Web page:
Single-nucleotide polymorphisms within microRNAs sequences and their 3' UTR target sites may regulate gene expression in gastrointestinal tract cancers

Zahra Saadatian, Andrea Masotti, Ziba Nariman Saleh Fam, Behnam Alipoor, Milad Bastami, Hamid Ghaedi

Research output: Contribution to journalArticlepeer-review


Background: Esophageal, stomach, and colorectal cancers are commonly lethal gastrointestinal tract (GIT) neoplasms, causing almost two million deaths worldwide each year. some environmental risk factors are acknowledged; however, genetic defects can significantly contribute to predisposition to GIT cancers. Accordingly, recent works have shown that single-nucleotide polymorphisms (SNPs) within miRNAs coding sequence (miR-SNPs) and miRNA target sites (target-SNPs) may further contribute to increased risk of developing cancer. Objectives: In this study, we comprehensively identified miRNA-target gene pairs implicated in GIT cancers and catalogued the presence of potentially functional miR-SNPs and target-SNPs that impair the correct functional recognition. Materials and Methods: Using bioinformatics tools, manual literature review, and a highly accurate dataset of experimentally validated miRNA-target gene interactions, we compiled a list of miRNA-target genes pairs related to GIT cancers and prioritized them into different groups based on the levels of experimental support. Functional annotations (gene ontology) were applied to these pairs in each group to gain further information. Results: We identified 97 pairs in which both miRNAs and target genes were implicated in GIT cancers. Several pairs, denoted as highly polymorphic pairs, had both miR-SNPs and target-SNPs. In addition, more than 5000 miRNA-target gene pairs were identified in which, according to the previous reports, either the miRNAs or the target genes had a direct involvement in GIT cancers. More than 800 target-SNPs are located in regulatory regions that were extracted from the ENCODE project through the RegulomeDB database. Of these, 20 were classified as expression quantitative trait loci (eQTLs). Conclusions: Our work provided a comprehensive source of prioritized and annotated candidate polymorphisms inside miRNAs and their target sites in GIT cancers, which would facilitate the process of choosing right candidate miRNA-target genes and related polymorphisms for future association or functional studies.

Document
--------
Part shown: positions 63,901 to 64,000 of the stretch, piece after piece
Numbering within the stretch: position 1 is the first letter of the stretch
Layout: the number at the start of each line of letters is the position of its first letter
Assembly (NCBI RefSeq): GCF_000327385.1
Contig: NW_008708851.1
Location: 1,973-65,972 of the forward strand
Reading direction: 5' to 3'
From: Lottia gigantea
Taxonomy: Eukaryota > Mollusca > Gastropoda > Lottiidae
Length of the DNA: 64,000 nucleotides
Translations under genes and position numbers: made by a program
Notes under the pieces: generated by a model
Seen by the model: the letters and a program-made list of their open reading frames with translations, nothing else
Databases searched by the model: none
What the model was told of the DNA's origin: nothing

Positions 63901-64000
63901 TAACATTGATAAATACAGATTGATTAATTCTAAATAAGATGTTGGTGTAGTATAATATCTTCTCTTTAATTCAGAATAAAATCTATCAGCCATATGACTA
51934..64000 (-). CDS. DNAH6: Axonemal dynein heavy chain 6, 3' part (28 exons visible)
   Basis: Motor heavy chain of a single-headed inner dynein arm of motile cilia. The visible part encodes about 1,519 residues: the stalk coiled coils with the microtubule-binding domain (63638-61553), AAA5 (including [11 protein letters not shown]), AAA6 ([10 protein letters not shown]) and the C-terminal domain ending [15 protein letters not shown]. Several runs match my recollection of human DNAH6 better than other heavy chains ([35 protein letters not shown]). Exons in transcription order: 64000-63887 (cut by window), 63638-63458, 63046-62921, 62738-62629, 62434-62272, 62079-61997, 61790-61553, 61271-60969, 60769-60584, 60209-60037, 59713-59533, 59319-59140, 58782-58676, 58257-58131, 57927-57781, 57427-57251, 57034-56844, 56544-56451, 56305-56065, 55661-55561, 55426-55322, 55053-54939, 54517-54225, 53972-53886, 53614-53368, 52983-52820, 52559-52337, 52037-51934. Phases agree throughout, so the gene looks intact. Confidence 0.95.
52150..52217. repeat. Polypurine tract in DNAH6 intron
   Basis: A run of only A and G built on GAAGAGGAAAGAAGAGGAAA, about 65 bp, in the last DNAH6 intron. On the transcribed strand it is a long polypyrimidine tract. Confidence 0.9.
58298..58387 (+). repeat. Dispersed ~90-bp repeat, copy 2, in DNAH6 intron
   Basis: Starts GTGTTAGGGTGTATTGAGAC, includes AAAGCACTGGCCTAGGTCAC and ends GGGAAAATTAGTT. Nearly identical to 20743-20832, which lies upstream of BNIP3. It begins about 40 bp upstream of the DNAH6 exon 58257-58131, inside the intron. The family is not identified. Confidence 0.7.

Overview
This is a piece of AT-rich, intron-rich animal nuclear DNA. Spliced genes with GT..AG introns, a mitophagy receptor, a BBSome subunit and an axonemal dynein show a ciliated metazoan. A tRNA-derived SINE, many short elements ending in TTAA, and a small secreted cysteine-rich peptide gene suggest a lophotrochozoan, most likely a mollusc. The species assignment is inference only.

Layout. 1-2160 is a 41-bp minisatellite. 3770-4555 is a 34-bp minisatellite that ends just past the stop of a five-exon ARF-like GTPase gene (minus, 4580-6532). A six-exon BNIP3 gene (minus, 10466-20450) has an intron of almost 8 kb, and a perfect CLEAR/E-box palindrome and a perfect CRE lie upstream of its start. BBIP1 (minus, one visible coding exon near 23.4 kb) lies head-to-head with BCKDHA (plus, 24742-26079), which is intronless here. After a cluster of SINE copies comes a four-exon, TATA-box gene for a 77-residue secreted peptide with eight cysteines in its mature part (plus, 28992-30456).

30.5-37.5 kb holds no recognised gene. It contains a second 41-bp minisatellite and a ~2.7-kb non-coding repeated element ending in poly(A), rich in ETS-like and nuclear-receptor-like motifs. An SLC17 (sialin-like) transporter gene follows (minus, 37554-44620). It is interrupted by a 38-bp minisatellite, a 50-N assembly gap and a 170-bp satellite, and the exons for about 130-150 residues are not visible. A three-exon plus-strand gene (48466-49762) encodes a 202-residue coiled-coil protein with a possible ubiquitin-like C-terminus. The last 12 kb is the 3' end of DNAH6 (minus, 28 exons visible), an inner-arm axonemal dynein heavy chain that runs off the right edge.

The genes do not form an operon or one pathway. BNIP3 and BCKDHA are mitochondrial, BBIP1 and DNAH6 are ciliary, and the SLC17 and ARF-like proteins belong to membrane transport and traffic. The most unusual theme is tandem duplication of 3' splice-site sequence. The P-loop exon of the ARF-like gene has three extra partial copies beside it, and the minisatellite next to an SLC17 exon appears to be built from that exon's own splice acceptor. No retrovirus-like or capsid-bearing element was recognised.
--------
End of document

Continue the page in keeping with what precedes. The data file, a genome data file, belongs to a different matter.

Original languageEnglish
Article numbere16659
JournalIranian Red Crescent Medical Journal
Issue number7
Publication statusPublished - 2014


  • Colorectal neoplasms
  • Esophageal neoplasms
  • Gastric neoplasms
  • Gastrointestinal neoplasms
  • MicroRNAs
  • Single nucleotide polymorphisms

ASJC Scopus subject areas

  • Medicine(all)


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